Developer Communities: All You Need to Know

robusta_Blog Posts-12

What are Developer Communities?

Developer communities are places where we can

  • Share and brag about our work
  • Ask questions and find help
  • Follow for news
  • Make new connections and meet new people in the development field

They’re all about “finding solutions” and building up new experience, closer aligned with a community of practice than a community of any other type.

Communities you have to be following

In our field, there are A LOT of online communities that focus solely on development like

We also have other channels that are superiorly active like

  • Facebook tech groups/pages
  • Reddit tech subreddits
  • Google developer groups
  • Twitter

Huge companies and enterprises building products for the developers to use started to realize the importance of actively participating in the community through seeking the developers themselves. A new role has emerged called “Developer Evangelism,” where a developer evangelist is someone participating in the community in a way that makes him advertise for a product while making it sound exciting to others and without being intrusive.

You can find developer evangelists all around you. They are the people you follow on Twitter for news, who write tutorials on their blogs telling you how to do something. Think of them as social and brand influencers of all things technical development. Examples are countless and include

In Egypt, most of the tech communities are driven by individuals and not by companies or organizations. The role of developer evangelism hasn’t really matured enough yet. Instead, big companies who build ready-to-use “solutions” (like Oracle and Microsoft) advocate these solutions to other companies; not to developers

We have a big chance of taking the lead in the tech communities through focusing on the “Individuals.”

Why you should actively participate in developer communities

Developers in general show interest in participating in tech communities because it’s a way to create new connections. Connections are important because they mean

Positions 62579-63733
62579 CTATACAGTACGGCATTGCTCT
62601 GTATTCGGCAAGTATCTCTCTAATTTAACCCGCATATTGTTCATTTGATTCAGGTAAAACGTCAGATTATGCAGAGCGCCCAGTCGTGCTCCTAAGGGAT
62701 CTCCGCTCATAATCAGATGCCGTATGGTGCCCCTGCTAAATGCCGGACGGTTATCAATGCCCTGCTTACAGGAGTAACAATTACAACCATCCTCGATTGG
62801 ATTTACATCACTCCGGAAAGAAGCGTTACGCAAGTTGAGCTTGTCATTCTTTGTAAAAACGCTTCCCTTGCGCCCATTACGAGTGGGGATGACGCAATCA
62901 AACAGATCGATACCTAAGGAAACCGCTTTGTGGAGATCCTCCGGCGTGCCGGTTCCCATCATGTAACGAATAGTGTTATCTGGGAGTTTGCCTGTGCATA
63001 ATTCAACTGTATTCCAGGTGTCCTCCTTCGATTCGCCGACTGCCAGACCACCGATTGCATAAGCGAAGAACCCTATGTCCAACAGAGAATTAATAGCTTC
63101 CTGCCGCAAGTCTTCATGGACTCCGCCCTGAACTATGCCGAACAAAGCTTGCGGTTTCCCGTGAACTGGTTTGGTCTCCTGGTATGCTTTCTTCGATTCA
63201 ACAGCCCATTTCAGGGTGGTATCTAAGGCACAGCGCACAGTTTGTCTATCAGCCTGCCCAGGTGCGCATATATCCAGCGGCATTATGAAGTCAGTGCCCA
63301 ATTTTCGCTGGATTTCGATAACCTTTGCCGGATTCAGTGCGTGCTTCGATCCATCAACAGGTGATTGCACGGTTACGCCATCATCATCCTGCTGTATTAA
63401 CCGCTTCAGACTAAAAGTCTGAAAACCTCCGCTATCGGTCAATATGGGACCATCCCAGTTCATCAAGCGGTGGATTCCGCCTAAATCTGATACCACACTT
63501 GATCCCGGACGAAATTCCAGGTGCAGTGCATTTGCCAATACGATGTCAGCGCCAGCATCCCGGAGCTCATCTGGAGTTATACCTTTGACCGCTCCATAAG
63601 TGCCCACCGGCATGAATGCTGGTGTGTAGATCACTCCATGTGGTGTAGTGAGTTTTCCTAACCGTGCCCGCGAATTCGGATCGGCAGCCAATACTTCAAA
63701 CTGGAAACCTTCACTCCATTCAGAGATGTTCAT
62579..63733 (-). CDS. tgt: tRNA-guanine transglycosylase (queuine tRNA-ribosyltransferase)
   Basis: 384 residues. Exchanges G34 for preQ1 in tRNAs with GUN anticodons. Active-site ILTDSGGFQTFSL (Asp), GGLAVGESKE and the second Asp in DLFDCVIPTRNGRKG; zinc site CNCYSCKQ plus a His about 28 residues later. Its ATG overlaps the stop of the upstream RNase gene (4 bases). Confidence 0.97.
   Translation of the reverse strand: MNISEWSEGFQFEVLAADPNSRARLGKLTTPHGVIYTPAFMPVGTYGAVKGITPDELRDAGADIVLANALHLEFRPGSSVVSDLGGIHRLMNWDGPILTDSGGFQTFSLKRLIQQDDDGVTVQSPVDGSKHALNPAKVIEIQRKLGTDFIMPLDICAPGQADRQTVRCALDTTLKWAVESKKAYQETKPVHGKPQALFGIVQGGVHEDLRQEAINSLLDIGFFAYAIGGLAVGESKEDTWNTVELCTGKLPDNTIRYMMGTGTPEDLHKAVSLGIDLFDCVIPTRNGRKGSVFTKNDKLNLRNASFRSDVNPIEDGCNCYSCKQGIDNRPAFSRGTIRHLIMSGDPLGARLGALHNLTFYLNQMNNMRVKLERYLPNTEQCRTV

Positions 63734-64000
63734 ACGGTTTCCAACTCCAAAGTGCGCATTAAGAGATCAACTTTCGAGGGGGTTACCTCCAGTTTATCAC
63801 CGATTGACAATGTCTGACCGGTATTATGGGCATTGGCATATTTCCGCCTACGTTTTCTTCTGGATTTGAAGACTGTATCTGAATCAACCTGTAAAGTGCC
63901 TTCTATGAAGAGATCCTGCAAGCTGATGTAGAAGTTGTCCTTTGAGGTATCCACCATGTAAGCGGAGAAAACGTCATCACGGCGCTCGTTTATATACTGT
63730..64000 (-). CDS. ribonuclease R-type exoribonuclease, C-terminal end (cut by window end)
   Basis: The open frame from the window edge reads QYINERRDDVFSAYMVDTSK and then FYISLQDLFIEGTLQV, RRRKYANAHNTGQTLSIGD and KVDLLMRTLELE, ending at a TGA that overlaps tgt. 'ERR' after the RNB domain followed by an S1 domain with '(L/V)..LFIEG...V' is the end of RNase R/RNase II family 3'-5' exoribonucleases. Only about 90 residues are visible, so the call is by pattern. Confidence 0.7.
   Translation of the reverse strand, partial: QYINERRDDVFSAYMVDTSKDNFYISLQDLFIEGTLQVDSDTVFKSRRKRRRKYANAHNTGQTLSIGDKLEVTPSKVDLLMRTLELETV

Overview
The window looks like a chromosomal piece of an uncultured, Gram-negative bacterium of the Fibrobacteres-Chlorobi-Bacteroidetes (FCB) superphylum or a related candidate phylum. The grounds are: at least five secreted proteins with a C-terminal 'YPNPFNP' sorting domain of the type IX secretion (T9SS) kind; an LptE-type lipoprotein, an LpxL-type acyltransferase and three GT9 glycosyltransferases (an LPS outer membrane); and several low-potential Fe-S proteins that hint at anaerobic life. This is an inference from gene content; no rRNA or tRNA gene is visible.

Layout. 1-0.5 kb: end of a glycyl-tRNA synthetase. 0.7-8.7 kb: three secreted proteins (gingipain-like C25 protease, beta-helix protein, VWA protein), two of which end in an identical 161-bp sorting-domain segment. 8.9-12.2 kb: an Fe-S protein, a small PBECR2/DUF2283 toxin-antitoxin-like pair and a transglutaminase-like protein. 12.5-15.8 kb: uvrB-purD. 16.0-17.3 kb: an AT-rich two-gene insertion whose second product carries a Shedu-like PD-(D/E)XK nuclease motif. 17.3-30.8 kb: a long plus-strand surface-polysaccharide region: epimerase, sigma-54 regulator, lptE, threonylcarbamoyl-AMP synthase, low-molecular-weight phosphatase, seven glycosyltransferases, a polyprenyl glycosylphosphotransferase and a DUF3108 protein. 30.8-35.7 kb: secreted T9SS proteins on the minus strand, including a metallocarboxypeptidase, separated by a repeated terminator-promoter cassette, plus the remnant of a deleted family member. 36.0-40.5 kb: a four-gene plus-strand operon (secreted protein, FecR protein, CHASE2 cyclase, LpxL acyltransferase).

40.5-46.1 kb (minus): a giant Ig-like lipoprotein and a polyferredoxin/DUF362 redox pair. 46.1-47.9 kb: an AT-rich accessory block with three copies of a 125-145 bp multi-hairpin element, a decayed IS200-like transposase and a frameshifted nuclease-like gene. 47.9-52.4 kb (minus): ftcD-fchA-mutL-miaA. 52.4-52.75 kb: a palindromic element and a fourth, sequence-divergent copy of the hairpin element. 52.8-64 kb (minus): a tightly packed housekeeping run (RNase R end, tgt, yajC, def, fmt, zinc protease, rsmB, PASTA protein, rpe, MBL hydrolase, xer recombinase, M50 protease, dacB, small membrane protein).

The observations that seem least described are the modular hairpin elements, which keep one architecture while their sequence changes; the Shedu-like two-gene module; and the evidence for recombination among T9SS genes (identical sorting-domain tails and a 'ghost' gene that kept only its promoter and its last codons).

• New technical knowledge
  • New job opportunities

How you can start contributing to the community TODAY

 Before you start contributing, there’s a set of skills you need to know that you have to work on along the way

  •  Be extremely eager to learn
  •  Be an excellent communicator through verbal and written communication
  •  Enrich your technical competence in your areas of interest
  •  Be an excellent listener and have the capacity to discuss anything

There are mainly 2 channels you should be focusing on…

 1. Online communities

   These will massively help you grow your technical knowledge and will show you how others discuss things and communicate with each other. Most importantly, they will highlight your weaknesses and allow you to work on them at your leisure.

 2. Offline/Local communities

  These are where you start having impact on others, sharing as well as always learning along the way. You start to advocate and give advice.Take care that you should be open to all opinions even those that trigger you and those you think are worthless though.

Benefits of having a leading role in local communities

  •  Your technical knowledge will grow significantly.
  •  You become more confident in the work you do and start enjoying it more and more.
  •  People start to idolize you as an expert (careful about that).
  •  You build relationships with other developers, entrepreneurs, and companies. Your connections grow beyond what you ever thought they could.
  •  You dedicate sometime everyday to reject the job offers you are getting via LinkedIn and emails 🙂

Benefits that the organization you belong to gains

  • With the growth of your technical knowledge, your organization is directly affected by the quality of the work that you perform.
  • Customers will have more confidence in your organization’s work.
  • Your organization starts attracting more customers.
  • Your organization starts attracting candidates who are eager to learn because they want to work with “YOU”.

Where you should start first

 1. Online

  • Participate in online discussions like Stackoverflow, Reddit, Github
  • Build something that you know will benefit other developers.